Next, You can apply (and I only recommend) running AUTO LEVELS to the art. this should bring out a bit of the contrast and balance out the darks and lights a bit between the scanners scan, and your working file.

    -Then run curves.
    I have been using about these values here, but you have to generally eyeball it in some cases..

    lwr point of curve going up: 21/6 56/35 80/86 *See figure above.

    -After running the curves, the page should be pretty clean initially.
    Now would be the time to take the small eraser, and take out bits and dust, what have you
    "Screen Tone" (under construction)

    *Last but not least is the Threshold.
    this is the last important step in the scheme, because it takes the greyscale art and forces the greys out leaving only the black and white. It also cleans the line and dots in a uniformed fashion without distubing the shapes and weight of line. The dots and line, all clean as if you were doing regular bit map mode. I do not use bitmap mode for this process, as it blotches the dotshades together, and does not read the art well. It would do if this was a coloring piece without tone.
    Try it, you'll see what I mean..

    "Screen Tone" (under construction)

    -After finishing, as a trial, I Dupped the file and image sized it to 350 dpi. The dots and printout came out just as it should. Black, perfect and clean. No Blotches of moire.

    "Screen Tone" (under construction)

    And finally, your set.
    you can then make sure of all the crops, and take this into layout as a saved tiff file, ready to go.

    -I finally figured this process out when I had to get pages to the LA Weekly and scan and prepare them. It all worked, but I didn't resize them so I ended up sending the full 1200 files in a .Zip per page. Unzipped @ 1200 is about 196 MB, in which .Zip'ing the files crunched to 5 - 8 MB.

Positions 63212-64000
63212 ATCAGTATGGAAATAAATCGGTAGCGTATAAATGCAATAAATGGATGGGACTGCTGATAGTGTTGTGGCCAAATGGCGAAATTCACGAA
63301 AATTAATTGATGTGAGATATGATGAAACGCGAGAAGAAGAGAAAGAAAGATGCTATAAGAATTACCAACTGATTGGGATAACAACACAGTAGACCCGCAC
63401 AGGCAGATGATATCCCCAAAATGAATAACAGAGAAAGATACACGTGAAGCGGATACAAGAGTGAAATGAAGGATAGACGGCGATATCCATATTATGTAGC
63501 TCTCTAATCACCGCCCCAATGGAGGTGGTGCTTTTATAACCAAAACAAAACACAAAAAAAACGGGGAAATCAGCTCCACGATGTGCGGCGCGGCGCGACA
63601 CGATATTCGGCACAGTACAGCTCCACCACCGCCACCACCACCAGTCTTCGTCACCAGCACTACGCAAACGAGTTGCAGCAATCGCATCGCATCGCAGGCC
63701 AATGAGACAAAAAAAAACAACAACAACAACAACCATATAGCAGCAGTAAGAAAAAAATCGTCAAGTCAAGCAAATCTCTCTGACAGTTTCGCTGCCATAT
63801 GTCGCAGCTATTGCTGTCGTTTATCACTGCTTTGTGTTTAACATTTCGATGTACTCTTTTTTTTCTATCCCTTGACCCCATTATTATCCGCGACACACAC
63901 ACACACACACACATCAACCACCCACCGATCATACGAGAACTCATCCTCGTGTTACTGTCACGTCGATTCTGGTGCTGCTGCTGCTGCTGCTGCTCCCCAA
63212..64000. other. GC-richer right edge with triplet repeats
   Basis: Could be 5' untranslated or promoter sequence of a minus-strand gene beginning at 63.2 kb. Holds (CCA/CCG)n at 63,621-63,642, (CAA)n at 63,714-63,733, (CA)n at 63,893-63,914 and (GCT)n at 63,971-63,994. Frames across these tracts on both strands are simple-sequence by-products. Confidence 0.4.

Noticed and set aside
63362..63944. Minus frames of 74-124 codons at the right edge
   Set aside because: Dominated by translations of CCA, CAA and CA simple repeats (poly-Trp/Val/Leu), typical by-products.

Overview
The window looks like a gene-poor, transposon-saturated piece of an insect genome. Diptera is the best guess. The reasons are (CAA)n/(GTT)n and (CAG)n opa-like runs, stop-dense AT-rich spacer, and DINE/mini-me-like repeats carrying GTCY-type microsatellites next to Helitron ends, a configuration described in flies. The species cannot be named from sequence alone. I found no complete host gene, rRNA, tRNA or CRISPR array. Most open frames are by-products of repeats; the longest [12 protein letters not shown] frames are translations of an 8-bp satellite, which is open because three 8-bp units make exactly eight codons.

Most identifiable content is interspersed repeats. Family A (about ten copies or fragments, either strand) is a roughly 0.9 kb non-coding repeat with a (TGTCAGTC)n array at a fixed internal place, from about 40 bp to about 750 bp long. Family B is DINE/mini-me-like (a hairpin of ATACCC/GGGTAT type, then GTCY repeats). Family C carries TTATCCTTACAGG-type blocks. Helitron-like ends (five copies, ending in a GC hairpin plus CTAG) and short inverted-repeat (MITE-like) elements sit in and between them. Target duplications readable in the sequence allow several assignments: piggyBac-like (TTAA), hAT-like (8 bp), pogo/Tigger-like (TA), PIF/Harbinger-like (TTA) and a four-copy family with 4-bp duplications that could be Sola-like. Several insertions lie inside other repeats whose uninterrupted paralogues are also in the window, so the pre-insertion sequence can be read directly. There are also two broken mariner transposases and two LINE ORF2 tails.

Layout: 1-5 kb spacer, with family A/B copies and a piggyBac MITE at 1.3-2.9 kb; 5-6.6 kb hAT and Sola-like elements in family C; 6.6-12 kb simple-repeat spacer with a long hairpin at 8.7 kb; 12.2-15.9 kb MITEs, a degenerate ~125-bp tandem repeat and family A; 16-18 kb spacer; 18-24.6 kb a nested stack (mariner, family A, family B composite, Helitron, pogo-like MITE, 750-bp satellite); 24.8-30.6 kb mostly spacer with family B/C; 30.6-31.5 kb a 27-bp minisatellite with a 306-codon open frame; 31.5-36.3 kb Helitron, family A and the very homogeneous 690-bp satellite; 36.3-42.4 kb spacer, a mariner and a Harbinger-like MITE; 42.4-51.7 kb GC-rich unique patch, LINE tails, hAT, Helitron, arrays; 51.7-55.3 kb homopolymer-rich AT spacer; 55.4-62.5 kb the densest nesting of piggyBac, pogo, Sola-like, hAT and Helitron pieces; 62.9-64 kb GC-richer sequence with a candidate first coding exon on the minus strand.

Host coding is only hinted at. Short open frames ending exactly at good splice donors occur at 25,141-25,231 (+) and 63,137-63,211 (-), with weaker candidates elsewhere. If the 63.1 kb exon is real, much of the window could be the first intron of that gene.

good luck

    *Finished illo to be posted in the Finished works.
    "Oretachi wa Ningen-yori
    Ningenrashii"..

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  9. #5
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    Q & A

    Q: Why the glove with all the fingers cut out? i also use a glove, but keep the fingers on the ring and pinky so as to not deposit any oils on the surfaces i'm working on. just curious.
    A: I usually cut just to the knuckles because on the ring and pinky finger, I have at times gotten ink that stays wet on the edge of the cut cloth without knowing. But the palm of the hand seemed the most threat to the surface, so the fingers I have not been as concerned with.

    Q: Could you be so kind as to explain how you set up to shoot the pics for the tutorial? Did you use a webcam, 35mm scanned? What about lighting? Did you have someone else shoot the pics (I assume you would need someone to do it), or did you set up a tripod and timer? It would help others to do 1st rate tutorials.
    A: It didn't take too serious of an effort, but I did it alone, here in my studio room, with a small digital camera (cannon powershot S40), placed on a tripod mount, looking down over me and my desk surface. I'd charge it to full and then place it on a 10 sec timer. Then, I would turn it on and take shots at an interval of progress. Just the reach around and push the button sort of action. Then at the end take a few notes and import through iphoto and or PS - all of the shots in sequence.

    One day, when I have time, I plan to make a follow up to this tut. But for now I'm waaaaay too busy.

    Cheers :beer:
    thanks again all!
    Last edited by emily g; January 21st, 2007 at 11:43 PM. Reason: Consolidation of all questions and answers
    "Oretachi wa Ningen-yori
    Ningenrashii"..

  10. #6
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    Great Job KOro

    realy impressive work / great Tutorial about using Tones

    i found a onlineshop where they sell them they are not the cheapest
    but i think the effect you get is worth it

    http://www.polykarbon.com/Store/index.htm

    also this Polykarbon network supply Manga Tutorials for the ones who are
    not yet that professional Koro is.

    http://www.polykarbon.com/tutorials/index.htm

    or do you know a Onlineshop where they sell them cheaper ?

    thnx Mat

    Last edited by matesch; June 29th, 2005 at 09:40 AM.

  11. #7
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    Hi, nice tutorial.

    Im working on Mangas too, but I live in germany and it seems to me that nobody is selling "good" tones. And shipping them in is quite more expensive than its worth.

    So I prefer the method to simulate the tone effect with photoshop. Not that easy as if you make it your way but in most cases nobody mentions something.